Advancing Together With Barrick Gold

Blog BLOG: Finding chemistry with mining

If modern mining was simple, Barrick’s Strategic Technology Solutions group wouldn’t be necessary. But the challenges of building and operating large mines with complex ore bodies in remote locations creates a need for people who can solve complex technology and operational problems.

Part of my job as Director of the Strategic Technology Solutions (STS) group is to look closely at various aspects of the mining process, anticipate operational challenges five or even 10 years from now and work towards long-term solutions. It’s not unlike the job of a city planner. You look at a city and say, “How do we resolve the traffic problems now and prepare for what could happen in 10 years? Do we think that this highway will be sufficient? If it won’t, what are the solutions?”

Our ability to provide these technological options can determine whether a project becomes a mine or not and how long it remains open. Part of our job is to challenge the status quo and aspire to step changes that help us mine more efficiently and more cost effectively — always, in an environmentally safe and responsible manner.

To me, the science and technology model that we apply at Barrick is one of the most advanced for developing and implementing technology in modern mining anywhere in the world.

So how did I end up in mining? Well, in many respects, it boils down to chemistry. I had two major interests heading into university: history and chemistry. Coming from a very modest family in Athens, I decided I couldn’t make a living easily through the arts, so I chose my other love – chemistry.

After finishing my undergraduate degree in Greece and completing a Ph.D. in hydrometallurgical engineering here in Canada, I started my career with the Canadian Government in Ottawa where I worked on various hydrometallurgical projects. I then moved into the private sector working across Canada at many different companies, including Noranda and Inco. I always worked on the science and technology side of mining.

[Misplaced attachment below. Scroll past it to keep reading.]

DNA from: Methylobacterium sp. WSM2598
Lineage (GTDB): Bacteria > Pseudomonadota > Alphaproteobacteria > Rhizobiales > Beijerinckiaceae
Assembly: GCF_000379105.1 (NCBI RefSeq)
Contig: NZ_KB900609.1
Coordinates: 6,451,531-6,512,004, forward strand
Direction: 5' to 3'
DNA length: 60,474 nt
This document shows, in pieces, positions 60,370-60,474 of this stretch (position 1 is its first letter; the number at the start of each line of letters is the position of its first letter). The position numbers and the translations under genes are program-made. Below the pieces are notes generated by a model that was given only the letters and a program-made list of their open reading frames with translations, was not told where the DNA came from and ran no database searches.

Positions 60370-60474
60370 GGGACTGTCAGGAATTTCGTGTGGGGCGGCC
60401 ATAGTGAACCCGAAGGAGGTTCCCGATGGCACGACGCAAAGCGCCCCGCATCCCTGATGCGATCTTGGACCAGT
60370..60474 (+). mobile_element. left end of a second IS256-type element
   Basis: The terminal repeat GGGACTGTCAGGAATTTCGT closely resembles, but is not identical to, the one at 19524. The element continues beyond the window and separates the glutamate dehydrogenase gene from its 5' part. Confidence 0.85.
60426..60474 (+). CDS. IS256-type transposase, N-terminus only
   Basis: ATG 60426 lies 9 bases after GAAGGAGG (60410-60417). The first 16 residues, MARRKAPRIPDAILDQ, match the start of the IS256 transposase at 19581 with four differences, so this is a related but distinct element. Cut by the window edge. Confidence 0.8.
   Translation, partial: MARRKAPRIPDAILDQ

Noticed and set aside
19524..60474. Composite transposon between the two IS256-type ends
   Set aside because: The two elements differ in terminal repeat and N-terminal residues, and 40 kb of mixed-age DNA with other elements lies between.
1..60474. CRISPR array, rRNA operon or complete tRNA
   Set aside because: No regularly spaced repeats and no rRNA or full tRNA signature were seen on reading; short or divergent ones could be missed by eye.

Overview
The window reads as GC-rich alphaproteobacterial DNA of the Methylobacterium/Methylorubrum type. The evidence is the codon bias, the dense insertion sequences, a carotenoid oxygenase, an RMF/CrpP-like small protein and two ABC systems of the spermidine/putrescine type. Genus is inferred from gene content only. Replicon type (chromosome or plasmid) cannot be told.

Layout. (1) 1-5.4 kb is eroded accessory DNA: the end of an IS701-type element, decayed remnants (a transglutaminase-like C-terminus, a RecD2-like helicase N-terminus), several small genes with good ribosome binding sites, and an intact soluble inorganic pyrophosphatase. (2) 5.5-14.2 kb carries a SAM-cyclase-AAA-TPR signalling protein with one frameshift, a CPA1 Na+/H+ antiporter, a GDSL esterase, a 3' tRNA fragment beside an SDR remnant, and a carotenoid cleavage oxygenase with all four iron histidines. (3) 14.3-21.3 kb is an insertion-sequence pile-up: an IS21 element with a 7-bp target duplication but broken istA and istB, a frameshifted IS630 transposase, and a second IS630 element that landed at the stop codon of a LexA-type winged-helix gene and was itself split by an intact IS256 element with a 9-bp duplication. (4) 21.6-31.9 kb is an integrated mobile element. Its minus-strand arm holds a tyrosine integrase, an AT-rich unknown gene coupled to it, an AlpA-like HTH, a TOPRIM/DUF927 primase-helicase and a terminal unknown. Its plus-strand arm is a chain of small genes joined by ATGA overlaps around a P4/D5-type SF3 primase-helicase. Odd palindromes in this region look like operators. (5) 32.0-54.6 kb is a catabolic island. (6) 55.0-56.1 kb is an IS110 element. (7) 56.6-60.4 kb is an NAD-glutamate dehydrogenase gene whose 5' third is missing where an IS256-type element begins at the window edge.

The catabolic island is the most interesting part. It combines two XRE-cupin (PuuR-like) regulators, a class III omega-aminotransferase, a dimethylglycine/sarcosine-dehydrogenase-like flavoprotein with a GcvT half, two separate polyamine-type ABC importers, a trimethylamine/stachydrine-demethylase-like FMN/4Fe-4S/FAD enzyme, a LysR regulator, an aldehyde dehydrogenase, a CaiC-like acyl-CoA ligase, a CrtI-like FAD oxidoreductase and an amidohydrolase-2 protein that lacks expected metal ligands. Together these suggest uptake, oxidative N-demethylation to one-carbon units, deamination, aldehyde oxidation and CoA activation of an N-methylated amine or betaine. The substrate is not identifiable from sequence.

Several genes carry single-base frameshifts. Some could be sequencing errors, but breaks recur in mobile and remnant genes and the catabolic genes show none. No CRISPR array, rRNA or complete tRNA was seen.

To me, the science and technology model that we apply at Barrick is one of the most advanced for developing and implementing technology in modern mining anywhere in the world. It’s flexible and focused on addressing specific operational challenges, rather than engaging in research and development with no clear objective. We’re a small team with expertise in key areas, like mine processing, water usage, energy and hydrometallurgy (which refers to the method of obtaining metal from ores using liquid solvents). When we need support from third-party experts, we know where to find them anywhere in the world.

Back in 2005 when I formed the STS group, many people in the industry could not comprehend the model. They didn’t think such a small group could make a difference or provide the required expertise to solve complex mining problems, but we found success bringing in experts when we need them. Today, we’re thinking about new ways to move ore on site so we can better manage our energy costs, but it took years to educate people about the issue and the need to consider these new options.

It’s impossible to be successful all the time, but our ability to provide options in difficult situations makes a difference and ultimately makes Barrick a more successful company.

 

What role do you see technology playing in making natural resource extraction safer and more efficient? Tell us in the comments below.